The International Court of Justice holds its inaugural meeting in The Hague, Netherlands.
The International Court of Justice (ICJ) is the principal judicial organ of the United Nations (UN). It was established in 1945 and is located in The Hague, Netherlands. The ICJ is responsible for settling legal disputes between states and giving advisory opinions on legal questions referred to it by authorized UN organs and specialized agencies.
The court has two main functions: to settle legal disputes between states and to give advisory opinions on legal questions referred to it by authorized UN organs and specialized agencies. It has jurisdiction over disputes between states that have accepted its jurisdiction and have submitted to its rulings. The court’s decisions are binding and final, and it has the power to order states to comply with its judgments.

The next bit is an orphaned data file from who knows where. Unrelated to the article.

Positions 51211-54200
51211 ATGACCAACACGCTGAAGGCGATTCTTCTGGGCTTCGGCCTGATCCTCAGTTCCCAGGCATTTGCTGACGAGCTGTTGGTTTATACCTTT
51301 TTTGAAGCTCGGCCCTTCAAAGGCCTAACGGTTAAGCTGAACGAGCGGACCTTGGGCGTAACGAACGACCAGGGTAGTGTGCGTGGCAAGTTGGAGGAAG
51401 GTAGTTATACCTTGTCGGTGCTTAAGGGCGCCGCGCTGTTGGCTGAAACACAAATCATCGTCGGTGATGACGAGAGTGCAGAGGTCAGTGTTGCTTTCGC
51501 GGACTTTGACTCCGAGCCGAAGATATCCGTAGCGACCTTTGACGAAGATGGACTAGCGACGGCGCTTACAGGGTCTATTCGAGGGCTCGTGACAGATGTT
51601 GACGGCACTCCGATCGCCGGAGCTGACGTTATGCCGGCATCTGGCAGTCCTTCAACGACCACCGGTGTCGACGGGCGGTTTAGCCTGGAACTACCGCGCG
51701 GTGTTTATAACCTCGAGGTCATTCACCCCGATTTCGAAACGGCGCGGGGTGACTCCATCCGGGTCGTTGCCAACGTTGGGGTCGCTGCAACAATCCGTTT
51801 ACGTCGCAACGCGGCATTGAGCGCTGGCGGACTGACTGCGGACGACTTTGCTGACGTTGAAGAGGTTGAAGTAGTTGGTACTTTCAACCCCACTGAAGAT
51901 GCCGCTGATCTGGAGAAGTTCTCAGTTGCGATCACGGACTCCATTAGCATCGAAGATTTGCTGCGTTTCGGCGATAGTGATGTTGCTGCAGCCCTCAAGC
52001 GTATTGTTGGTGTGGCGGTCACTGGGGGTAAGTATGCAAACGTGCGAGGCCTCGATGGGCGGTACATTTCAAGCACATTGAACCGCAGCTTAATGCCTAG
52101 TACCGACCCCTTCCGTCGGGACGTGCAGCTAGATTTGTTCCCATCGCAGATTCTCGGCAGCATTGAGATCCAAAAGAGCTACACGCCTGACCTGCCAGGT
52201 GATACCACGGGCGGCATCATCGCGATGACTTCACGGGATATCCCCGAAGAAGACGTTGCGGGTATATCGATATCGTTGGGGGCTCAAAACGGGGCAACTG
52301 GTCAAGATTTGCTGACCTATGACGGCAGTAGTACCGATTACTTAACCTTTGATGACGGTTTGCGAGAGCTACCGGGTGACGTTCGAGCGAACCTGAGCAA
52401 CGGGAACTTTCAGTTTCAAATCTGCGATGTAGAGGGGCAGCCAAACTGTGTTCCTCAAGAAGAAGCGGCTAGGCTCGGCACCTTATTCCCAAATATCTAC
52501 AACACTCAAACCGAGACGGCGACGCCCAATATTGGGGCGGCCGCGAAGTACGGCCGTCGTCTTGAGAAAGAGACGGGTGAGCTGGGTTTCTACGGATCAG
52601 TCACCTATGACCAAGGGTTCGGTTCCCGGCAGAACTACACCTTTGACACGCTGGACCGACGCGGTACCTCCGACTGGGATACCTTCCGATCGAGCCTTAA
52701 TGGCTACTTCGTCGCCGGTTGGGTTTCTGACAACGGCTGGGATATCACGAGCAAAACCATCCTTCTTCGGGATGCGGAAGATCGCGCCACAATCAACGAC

The ICJ is composed of 15 judges who are elected by the UN General Assembly and the Security Council for a term of nine years. The court’s official languages are English and French, and its decisions are made by a majority vote of the judges. The ICJ has dealt with a wide range of legal issues, including territorial disputes, human rights, environmental law, and international criminal law.